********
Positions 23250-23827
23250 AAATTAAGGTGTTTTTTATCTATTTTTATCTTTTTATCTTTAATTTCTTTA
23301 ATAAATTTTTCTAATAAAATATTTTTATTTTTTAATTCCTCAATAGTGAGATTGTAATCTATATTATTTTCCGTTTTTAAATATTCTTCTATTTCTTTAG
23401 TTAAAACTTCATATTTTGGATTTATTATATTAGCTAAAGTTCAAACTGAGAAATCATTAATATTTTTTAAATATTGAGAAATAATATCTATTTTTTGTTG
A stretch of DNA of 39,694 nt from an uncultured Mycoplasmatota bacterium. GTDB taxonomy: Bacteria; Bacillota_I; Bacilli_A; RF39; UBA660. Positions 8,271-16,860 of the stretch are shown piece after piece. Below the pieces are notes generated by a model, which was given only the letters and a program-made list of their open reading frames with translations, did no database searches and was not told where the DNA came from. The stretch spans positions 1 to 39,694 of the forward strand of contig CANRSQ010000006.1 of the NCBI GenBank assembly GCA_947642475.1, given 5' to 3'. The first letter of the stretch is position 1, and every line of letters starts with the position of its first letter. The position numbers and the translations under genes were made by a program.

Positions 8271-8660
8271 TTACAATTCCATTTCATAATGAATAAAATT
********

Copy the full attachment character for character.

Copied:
Positions 23250-23827
23250 AAATTAAGGTGTTTTTTATCTATTTTTATCTTTTTATCTTTAATTTCTTTA
23301 ATAAATTTTTCTAATAAAATATTTTTATTTTTTAATTCCTCAATAGTGAGATTGTAATCTATATTATTTTCCGTTTTTAAATATTCTTCTATTTCTTTAG
23401 TTAAAACTTCATATTTTGGATTTATTATATTAGCTAAAGTTCAAACTGAGAAATCATTAATATTTTTTAAATATTGAGAAATAATATCTATTTTTTGTTG
A stretch of DNA of 39,694 nt from an uncultured Mycoplasmatota bacterium. GTDB taxonomy: Bacteria; Bacillota_I; Bacilli_A; RF39; UBA660. Positions 8,271-16,860 of the stretch are shown piece after piece. Below the pieces are notes generated by a model, which was given only the letters and a program-made list of their open reading frames with translations, did no database searches and was not told where the DNA came from. The stretch spans positions 1 to 39,694 of the forward strand of contig CANRSQ010000006.1 of the NCBI GenBank assembly GCA_947642475.1, given 5' to 3'. The first letter of the stretch is position 1, and every line of letters starts with the position of its first letter. The position numbers and the translations under genes were made by a program.

Positions 8271-8660
8271 TTACAATTCCATTTCATAATGAATAAAATT